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Middle East
Gaza abductions on eve of talks
Gunmen stormed the headquarters of Force 17, abducting six members.
Last Modified: 06 Feb 2007 13:24 GMT

Haniya told his cabinet meeting that the Mecca talks must not fail [AFP]

 


A series of tit-for-tat kidnappings of Hamas and Fatah members have taken place ahead of crucial talks due to be held between Fatah and Hamas in Mecca on Tuesday.
 
Gunmen in the northern Gaza town of Beit Hanoun have stormed the headquarters of Force 17, which is loyal to Fatah, and abducted six members.
Fatah officials blamed Hamas for the abductions.
 
Hamas declined to say whether it was holding the men but accused Force 17 of setting up a checkpoint in Beit Hanoun and trying to detain Hamas members.

Earlier on Monday, Abdul Hakim Awad, a Fatah spokesman, said two Fatah members had been abducted by Hamas gunmen in Gaza City and Hamas said that one of its officials has been seized in Ramallah.

While both sides have released some hostages taken during the fighting, officials said before the Force 17 incident that Hamas still held nine Fatah men while 32 members of Hamas remained in Fatah custody.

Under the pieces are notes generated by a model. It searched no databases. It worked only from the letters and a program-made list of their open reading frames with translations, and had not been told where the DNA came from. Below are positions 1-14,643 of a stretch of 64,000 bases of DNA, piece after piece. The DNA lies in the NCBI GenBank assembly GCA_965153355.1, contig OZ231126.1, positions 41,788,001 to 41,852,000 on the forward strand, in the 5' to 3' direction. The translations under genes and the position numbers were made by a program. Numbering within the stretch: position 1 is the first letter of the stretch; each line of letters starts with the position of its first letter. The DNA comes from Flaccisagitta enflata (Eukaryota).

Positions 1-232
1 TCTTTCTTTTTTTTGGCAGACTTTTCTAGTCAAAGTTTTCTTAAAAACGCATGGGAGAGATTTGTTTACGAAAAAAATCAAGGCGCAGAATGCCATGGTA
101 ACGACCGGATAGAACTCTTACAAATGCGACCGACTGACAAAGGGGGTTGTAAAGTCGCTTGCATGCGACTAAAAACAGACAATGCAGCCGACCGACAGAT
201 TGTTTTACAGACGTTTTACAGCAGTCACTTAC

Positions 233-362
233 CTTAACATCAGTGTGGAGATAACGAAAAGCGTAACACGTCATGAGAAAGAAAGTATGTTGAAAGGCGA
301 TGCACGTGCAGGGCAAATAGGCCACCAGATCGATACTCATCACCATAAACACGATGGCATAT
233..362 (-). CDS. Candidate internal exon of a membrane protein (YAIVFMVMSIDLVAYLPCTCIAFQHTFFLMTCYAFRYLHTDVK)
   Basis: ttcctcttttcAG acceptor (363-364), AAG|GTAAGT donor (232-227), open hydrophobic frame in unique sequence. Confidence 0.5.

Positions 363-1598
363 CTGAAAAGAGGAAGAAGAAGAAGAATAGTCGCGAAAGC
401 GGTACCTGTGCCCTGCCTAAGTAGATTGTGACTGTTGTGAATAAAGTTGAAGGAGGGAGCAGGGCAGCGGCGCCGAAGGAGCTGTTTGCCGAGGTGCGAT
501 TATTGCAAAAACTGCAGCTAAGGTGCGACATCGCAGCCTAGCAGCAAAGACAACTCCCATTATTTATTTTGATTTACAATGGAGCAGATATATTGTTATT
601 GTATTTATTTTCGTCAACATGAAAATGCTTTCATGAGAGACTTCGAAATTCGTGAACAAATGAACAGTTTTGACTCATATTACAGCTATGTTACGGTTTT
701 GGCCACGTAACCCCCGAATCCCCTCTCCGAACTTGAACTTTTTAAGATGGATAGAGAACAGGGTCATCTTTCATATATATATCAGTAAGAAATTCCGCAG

'True intentions'

Khaled Meshaal, the exiled political leader of Hamas, Ismail Haniya, the Palestinian prime minister from Hamas, and Mahmoud Abbas, the Palestinian president and Fatah leader, are all due to attend the talks hosted by Saudi King Abdullah.

The talks are seen as a last-ditch effort to reach a power-sharing agreement and end the factional fighting that has killed 63 Palestinians since January 25.

Negotiators have tried but failed for months to find common ground on the key issues of ties with Israel and the division of portfolios in a unity accord, in the hope of ending a boycott by the US and EU.

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Washington and Brussels consider Hamas to be a terrorist group and suspended direct financial aid to the Palestinians when the current Hamas-led cabinet took power in March.

The Hamas-led government has resisted pressure to renounce violence, recognise Israel and abide by peace deals between the Palestine Liberation Organisation (PLO) and Israel.

Haniya on Monday took his lead from Meshaal in declaring that there could be no other possible outcome but success, despite months of failed meetings and collapsed ceasefire deals.

He told his cabinet meeting in Gaza City: "There may be obstacles but we confirm that we are going with true intentions to reach a Palestinian-Palestinian agreement that would end tensions and reinforce national unity.

"We have no choice but to reach an agreement."

Meshaal told a news conference in the Syrian capital, Damascus, on Sunday: "We want a true partnership between Fatah and Hamas. We are in the same boat. There is no other way to strengthen national unity."

Source:
Al Jazeera and agencies
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